BOBBY SHERMAN was once the Bubblegum King. Sherman's 12 gold records, including "Julie, Do Ya Love Me" and "Easy Come, Easy Go," netted over $20 million. The teen fanzines, "Tiger Beat," "16," "Teen Scene," et al., displayed his face in every issue. He starred in three television series before age 30.

But everyone grows up, and fans and teen dreams are not exempt. Bobby Sherman was replaced by another face in the hearts of the next wave of pre-teen consumers.

"I always think of my career as a conglomerate of fast-thinking and wheeler-dealer kinds of people, capitalizing obviously on that kind of a phenomenon. I certainly wasn't thinking of it that way myself; I was too numb at that point."

Sherman was "discovered" at a Beverly Hills party and auditioned for "Shindig," sort of a rock 'n' roll "Your Hit Parade," which aired on ABC from 1964 to 1966 with Sherman as a regular. "Everybody that had a record would come in and sing the record on the show, via videotape or live, including the Beatles and the Stones. Glen Campbell used to be one of the house guitarists, the Righteous Brothers and Sonny and Cher sang . . . That's where I got interested in the technical end of it. Next thing you know, I'm building a recording studio and putting together a cinemobile. I really got the bug quick. I thought, even if I'm not in this business that long as an entertainer, I'd like to get involved in the other part of it."

After a guest shot on "The Monkees," Sherman was cast as stuttering Jeremy Bolt, the ingenuous younger brother in ABC's "Here Come the Brides," set in a Seattle logging camp. The short-lived "Getting Together," a spinoff of "The Partridge Family," followed in 1970. "We were on for about 15 weeks, but we were up against 'All in the Family,' " Sherman remembers. "I already knew what 'Getting Together' was because I shot it every week, so I'd go home and watch 'All in the Family.' So I probably didn't help my ratings."

Suddenly, it was no longer Bobby Sherman, actor, but Bobby Sherman, PRODUCT. Sherman's choirboy countenance drained the allowances of the nation's teens with book covers, jewelry, dolls and lunch boxes. "They sold everything you could think of. I think they realized the merchandising potential with the Monkees, so they were really prepared by the time I did it," Sherman says. "Remember the records on the backs of cereal boxes? I got a lot of angry letters from parents, saying their kids would force the parents to buy the cereals. They never touched the cereal, but they'd have these holes cut out of the boxes. I kept telling them to put the record in the box, not on it.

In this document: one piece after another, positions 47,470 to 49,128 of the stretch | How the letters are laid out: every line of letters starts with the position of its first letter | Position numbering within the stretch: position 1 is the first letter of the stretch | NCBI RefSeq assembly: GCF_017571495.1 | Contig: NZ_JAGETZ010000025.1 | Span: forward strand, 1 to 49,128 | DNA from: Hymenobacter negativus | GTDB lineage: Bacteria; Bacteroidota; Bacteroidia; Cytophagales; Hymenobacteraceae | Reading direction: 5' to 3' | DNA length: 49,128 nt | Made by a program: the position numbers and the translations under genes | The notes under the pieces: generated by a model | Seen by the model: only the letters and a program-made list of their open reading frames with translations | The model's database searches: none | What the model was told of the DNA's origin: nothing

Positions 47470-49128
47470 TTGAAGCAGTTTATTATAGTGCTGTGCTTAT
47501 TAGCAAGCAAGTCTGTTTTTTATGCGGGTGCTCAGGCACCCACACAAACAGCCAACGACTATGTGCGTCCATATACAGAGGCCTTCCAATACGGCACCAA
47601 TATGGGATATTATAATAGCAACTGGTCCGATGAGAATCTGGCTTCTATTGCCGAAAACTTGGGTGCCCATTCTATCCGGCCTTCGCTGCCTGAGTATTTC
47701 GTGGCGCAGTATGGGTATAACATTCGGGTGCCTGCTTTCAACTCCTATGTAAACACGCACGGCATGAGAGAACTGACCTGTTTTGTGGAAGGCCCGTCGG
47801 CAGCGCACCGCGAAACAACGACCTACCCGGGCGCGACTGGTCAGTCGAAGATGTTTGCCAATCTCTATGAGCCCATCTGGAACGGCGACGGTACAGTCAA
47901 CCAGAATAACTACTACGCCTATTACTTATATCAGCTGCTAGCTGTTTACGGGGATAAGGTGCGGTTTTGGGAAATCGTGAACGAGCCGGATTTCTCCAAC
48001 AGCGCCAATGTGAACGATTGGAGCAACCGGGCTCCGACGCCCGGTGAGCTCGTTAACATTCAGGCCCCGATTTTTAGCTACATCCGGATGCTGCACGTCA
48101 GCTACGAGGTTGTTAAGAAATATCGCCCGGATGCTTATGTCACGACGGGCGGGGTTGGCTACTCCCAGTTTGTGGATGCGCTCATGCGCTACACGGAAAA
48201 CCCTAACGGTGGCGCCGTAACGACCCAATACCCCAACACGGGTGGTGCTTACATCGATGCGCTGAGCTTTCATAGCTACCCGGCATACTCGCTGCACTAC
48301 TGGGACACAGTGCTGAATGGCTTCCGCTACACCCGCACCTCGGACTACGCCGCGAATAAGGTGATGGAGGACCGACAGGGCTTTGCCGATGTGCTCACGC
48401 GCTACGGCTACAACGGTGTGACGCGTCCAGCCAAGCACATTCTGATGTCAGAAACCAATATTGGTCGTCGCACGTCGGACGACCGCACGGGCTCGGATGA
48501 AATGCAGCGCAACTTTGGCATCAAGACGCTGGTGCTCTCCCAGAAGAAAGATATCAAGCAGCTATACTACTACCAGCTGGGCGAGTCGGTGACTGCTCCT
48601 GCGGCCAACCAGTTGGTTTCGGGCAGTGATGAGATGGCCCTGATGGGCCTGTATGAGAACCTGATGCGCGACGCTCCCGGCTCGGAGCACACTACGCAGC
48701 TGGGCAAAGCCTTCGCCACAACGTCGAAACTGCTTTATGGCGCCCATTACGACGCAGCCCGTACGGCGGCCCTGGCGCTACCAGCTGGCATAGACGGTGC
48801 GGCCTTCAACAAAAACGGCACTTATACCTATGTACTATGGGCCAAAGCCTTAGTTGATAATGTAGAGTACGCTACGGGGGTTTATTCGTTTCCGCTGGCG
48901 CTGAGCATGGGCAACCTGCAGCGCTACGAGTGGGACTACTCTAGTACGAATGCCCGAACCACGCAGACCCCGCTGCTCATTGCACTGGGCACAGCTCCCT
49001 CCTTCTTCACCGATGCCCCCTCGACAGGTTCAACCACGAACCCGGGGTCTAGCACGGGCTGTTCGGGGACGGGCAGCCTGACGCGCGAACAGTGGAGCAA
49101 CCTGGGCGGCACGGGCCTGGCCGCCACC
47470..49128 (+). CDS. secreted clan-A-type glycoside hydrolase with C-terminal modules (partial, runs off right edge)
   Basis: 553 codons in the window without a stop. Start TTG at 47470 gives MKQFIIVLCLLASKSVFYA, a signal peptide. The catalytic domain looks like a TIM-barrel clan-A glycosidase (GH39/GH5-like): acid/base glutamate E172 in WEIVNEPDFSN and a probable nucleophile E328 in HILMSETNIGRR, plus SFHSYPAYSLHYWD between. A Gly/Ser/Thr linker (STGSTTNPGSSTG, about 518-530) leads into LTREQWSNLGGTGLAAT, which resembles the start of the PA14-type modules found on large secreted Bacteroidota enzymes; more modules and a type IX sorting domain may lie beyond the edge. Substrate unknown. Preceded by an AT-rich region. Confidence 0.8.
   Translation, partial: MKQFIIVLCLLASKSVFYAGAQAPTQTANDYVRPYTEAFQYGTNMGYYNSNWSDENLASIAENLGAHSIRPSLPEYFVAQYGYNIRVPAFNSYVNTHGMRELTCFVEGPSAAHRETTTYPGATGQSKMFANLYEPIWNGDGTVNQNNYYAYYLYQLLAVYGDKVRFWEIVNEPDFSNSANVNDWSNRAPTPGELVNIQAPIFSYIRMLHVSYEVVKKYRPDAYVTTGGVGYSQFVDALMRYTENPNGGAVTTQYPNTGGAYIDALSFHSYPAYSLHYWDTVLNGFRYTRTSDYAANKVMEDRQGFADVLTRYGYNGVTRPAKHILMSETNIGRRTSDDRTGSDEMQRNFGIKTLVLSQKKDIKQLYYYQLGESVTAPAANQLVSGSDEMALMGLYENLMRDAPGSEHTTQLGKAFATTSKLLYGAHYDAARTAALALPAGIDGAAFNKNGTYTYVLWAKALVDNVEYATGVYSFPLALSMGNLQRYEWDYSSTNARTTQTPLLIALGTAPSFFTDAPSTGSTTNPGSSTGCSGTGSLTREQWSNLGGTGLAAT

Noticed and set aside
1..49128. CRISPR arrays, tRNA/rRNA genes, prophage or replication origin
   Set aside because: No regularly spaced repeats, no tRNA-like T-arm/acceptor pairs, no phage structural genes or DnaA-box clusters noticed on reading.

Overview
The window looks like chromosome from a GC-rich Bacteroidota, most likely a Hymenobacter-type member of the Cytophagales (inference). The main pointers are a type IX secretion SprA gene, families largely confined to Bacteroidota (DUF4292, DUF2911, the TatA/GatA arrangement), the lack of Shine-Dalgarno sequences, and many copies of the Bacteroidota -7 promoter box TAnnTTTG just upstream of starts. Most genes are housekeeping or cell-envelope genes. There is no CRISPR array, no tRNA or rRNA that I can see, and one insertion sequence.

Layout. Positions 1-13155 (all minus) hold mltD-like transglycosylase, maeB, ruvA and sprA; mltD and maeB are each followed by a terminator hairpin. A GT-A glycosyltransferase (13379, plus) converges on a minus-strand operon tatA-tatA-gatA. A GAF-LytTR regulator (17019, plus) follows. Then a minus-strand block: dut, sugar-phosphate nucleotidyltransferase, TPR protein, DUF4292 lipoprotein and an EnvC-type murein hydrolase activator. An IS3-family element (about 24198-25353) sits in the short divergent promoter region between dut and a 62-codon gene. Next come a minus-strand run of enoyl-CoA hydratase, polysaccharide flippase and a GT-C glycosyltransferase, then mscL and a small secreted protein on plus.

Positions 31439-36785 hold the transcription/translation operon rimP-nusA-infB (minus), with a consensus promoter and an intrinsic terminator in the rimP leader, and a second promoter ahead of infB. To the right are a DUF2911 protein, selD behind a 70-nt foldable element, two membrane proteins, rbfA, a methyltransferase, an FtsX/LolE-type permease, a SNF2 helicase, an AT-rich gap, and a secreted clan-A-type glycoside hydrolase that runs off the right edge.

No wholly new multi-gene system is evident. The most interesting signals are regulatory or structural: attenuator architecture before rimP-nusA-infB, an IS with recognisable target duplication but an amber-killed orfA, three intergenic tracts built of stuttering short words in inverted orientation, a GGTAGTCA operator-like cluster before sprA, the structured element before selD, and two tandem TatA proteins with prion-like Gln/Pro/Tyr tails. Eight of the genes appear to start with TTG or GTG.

"I'd walk out into a concert and there would be 15,000 screaming kids," says Sherman, who did as many as 112 dates a year. "I could have lip-synched the Supremes' records and nobody would have known the difference. My audience was very young, 9 to 14, and they would bring their parents along, and they were half the show. If they wanted to hear me, they'd go home and put on a record, but during a concert they wanted to yell at me and get my attention and wave."

Now 38, Sherman works mostly behind the scenes, although he admits to "a bit of the itch to get back into acting." Besides TV movies and the obligatory guest spots on "The Love Boat," he has his own cable production company and 24-track recording studio near his home in the San Fernando Valley in California, where he has produced and scored several commercials and made-for-TV movies. He's also producing a new record for country singer Bobbie Gentry ("Ode to Billy Joe"). Recently divorced from his wife, Patti, Sherman says he also spends time with his two sons, Christopher, 8, and Tyler, 7, for whom he built a $15,000 replica of Disneyland's "Main Street" in his back yard.

And for his now-older fans, now a powerful demographic consumer group, there's a new album, "Remembering You," which Sherman and Ward Sylvester, his manager and partner, plan to distribute themselves next month. "I remixed the masters on a couple of the old hits, and added a few new tunes that I think are a little more me. One song I love is called 'I'll Never Stop Singing My Song.' I think it's a statement that I'm saying to myself, even if I'm not saying it to anybody else."